“Half of the replacements are for upgraded positions,” he said, so managers become directors, and vice presidents become presidents.
- Mergers are not bad. One naturally assumes mergers eliminate jobs, but Butt said that’s not the case.
For example, he said, if two $50 million companies merge, it creates a $100 million company. But that $100 million company wants to grow to $200 million, and if the people in place before aren’t ready for the greater responsibility, the new company hires more experienced people from other companies.
Often, those not ready to take on bigger positions stay within companies until they’re ready.
- More companies are hiring marketing people.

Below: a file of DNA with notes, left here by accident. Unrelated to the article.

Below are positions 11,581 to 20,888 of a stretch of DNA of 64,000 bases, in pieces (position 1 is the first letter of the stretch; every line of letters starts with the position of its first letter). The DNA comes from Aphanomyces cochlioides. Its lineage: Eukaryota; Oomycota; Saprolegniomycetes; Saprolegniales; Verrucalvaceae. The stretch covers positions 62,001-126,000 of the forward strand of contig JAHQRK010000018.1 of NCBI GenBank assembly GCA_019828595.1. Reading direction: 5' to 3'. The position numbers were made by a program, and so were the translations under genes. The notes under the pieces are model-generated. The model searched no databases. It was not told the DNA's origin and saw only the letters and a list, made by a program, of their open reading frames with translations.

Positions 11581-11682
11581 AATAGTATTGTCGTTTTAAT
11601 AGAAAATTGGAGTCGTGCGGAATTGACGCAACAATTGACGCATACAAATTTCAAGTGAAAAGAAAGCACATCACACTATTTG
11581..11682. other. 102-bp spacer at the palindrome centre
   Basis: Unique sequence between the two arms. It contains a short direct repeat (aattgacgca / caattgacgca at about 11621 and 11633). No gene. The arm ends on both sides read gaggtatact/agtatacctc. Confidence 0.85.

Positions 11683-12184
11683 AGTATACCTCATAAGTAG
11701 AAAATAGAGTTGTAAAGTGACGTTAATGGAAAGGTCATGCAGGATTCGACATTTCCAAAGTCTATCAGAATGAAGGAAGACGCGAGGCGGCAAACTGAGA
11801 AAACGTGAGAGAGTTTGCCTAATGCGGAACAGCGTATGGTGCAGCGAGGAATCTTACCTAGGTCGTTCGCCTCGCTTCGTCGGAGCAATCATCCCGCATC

“The first position often cut in a downturn is marketing, but they’re being added now,” he said. “That’s a good sign for growth.”
Butt said throughout Mixtec’s 30 years, consistently about half of positions it fills are in sales and marketing. The next biggest group is chief executive officer/president. After all, sales and management have the biggest influence on the top and bottom lines, Butt said.
He said in 2013, Mixtec is filling more operations, finance, food safety and product development positions than recently.
That’s another indicator of growth and investment.
Butt said we’re in the middle of a typical summer slowdown in personnel movement, but he expects to have a record fourth quarter based on the busy first half of the year.
Many companies target Fresh Summit as a key time to make changes and set the strategic direction for the next year, he said.
We may be hitting the up cycle on mergers, so it’s good to keep in mind that it signals growth on several levels.
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